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Tuesday, August 03, 2021

Mumbai: Pvt hospitals warned not to publicise political parties, leaders at vaccine camps

The BMC has received reports that some politicians have helped organise vaccination camps and put up their banners at the campsite even when the entire exercise is paid for by the recipient getting the jab

By: Express News Service | Mumbai |
June 15, 2021 2:37:04 am
Beneficiaries receive a dose of Covid-19 vaccine during a free vaccination drive by BJP, at Marathi Shatiya Mandir Auditorium, Vashi, in Navi Mumbai, Thursday, June 3, 2021. (PTI)

A circular issued by the Brihanmumbai Municipal Corporation Monday barred private hospitals based out of Mumbai from holding vaccination camps for corporates or housing societies within city limits. Additionally, private hospitals have been warned against publicising names of political parties or politicians during private immunisations drives.

“We have received complaints that political parties are putting up their banners and hoardings outside private immunisation camps. We are instructing hospitals to not carry such camps if a political party is campaigning for itself. A hospital can even lose its licence if it fails to comply,” BMC commissioner Iqbal Singh Chahal said. Chahal has given two weeks for hospitals, corporate offices and private societies to comply.

With the corporation elections slated for next year, several politicians have started organising mass immunisation drives, in some cases free of cost, for voters in their jurisdiction. The BMC has received reports that some politicians have helped organise vaccination camps and put up their banners at the campsite even when the entire exercise is paid for by the recipient getting the jab.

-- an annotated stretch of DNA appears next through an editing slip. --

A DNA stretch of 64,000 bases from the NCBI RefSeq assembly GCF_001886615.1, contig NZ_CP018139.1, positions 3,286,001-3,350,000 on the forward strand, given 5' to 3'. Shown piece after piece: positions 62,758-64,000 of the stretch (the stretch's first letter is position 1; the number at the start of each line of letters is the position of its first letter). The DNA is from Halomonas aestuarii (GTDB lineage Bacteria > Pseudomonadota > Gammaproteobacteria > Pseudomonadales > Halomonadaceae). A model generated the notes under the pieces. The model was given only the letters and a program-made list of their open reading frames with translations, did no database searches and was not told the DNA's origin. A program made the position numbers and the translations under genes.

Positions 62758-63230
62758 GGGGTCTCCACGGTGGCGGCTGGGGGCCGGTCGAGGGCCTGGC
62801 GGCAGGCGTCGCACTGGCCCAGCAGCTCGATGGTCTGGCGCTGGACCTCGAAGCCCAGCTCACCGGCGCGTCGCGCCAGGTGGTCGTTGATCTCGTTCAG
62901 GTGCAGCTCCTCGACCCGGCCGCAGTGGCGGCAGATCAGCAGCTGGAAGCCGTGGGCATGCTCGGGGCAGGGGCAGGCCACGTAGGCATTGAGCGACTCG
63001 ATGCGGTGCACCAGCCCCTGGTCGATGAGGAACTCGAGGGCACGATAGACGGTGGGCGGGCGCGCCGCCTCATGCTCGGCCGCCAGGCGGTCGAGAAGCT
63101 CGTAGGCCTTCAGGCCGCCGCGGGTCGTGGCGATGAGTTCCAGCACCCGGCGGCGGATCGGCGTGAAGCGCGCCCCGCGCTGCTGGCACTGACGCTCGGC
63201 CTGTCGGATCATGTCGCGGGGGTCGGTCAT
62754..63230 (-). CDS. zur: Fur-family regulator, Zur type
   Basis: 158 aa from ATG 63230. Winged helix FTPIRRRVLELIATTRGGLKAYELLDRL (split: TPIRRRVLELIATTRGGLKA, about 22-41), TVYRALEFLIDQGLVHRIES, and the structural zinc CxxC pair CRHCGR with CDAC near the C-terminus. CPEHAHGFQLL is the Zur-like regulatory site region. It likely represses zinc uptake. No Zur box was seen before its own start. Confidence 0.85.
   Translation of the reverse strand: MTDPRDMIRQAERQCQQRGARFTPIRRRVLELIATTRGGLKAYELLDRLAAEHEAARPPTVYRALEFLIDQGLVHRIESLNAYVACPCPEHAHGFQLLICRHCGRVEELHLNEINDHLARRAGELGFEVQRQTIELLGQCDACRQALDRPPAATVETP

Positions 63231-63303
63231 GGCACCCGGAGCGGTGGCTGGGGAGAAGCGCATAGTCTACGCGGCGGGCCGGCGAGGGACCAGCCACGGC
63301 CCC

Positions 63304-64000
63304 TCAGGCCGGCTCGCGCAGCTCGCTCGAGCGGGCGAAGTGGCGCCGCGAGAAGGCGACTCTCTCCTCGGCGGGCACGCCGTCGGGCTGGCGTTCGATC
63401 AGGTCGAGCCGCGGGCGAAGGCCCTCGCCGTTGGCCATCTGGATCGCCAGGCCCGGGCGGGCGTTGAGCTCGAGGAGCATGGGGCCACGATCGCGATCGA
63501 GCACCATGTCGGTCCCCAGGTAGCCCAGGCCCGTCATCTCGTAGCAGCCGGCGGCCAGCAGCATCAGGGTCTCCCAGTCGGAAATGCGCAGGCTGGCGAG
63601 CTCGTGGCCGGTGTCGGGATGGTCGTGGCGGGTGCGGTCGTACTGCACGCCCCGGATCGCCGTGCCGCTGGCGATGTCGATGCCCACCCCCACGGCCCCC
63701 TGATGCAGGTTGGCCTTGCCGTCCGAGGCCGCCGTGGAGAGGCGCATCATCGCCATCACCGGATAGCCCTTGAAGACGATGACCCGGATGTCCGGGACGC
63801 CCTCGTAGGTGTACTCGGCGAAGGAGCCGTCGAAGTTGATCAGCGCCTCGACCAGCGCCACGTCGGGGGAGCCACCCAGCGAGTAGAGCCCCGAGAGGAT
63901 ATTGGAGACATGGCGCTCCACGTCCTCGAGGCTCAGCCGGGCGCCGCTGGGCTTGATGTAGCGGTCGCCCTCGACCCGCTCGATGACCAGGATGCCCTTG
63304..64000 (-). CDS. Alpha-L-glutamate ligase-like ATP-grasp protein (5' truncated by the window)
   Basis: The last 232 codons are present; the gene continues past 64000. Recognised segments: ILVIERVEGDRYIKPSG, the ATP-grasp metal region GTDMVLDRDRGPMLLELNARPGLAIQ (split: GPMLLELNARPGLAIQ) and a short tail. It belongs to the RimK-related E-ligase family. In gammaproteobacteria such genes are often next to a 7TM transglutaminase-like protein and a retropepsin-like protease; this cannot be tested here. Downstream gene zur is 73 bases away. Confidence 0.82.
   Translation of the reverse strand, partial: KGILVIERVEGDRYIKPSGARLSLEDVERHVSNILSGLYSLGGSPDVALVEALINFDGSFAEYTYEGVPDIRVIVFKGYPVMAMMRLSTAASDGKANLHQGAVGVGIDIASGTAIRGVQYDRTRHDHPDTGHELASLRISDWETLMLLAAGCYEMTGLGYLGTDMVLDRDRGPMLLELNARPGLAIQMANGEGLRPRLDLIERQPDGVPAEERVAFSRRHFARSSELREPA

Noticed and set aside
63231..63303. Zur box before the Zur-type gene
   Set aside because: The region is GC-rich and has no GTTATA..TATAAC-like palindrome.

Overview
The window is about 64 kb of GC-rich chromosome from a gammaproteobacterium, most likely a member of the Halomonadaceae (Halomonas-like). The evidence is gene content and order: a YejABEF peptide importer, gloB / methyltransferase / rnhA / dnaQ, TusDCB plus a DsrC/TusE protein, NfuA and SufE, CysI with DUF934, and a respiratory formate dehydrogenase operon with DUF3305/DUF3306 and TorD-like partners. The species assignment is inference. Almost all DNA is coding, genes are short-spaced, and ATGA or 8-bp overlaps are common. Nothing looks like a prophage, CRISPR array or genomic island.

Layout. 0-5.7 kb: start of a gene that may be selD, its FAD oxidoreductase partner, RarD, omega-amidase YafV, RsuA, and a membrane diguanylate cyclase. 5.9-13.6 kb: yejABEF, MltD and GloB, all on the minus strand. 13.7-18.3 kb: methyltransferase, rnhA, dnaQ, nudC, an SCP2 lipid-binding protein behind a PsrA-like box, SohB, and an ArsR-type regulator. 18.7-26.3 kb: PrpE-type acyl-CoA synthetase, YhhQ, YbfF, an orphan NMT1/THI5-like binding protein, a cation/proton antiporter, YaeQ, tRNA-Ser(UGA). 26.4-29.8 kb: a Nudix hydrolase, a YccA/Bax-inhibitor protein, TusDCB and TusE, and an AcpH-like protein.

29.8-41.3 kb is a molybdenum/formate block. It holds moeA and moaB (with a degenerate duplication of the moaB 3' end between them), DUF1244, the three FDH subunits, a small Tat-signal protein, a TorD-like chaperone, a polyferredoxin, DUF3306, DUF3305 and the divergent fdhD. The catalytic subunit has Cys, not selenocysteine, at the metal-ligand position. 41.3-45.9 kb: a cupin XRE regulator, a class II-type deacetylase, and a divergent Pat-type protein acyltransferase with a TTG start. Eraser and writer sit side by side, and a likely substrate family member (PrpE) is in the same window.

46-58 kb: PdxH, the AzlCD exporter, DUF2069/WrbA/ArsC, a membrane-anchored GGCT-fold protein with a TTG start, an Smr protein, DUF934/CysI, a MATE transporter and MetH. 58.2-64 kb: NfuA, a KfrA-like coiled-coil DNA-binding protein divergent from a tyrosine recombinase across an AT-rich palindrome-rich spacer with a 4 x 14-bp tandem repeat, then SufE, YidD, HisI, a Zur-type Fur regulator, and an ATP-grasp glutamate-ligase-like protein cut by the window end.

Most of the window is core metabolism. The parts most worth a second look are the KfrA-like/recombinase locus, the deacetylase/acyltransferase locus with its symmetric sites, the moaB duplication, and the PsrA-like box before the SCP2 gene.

Under the new circular, private hospitals have been directed to sign a memorandum of understanding (MOU) with a corporate office or housing society and register with BMC before each vaccination drive.

Hospitals located outside Mumbai have been also told not to hold camps within the city limits. Chahal said even if a hospital parks its ambulance at a camp, in case of an adverse event, it will have to travel back to the hospital in another district. “This will beat the purpose of quick AEFI management,” he said.

Last month, the BMC had written to all ward offices to ensure no political party puts up banners publicising vaccination drives in collaboration with BMC. “Vaccination has to be a purely apolitical exercise,” Chahal said.

 

 

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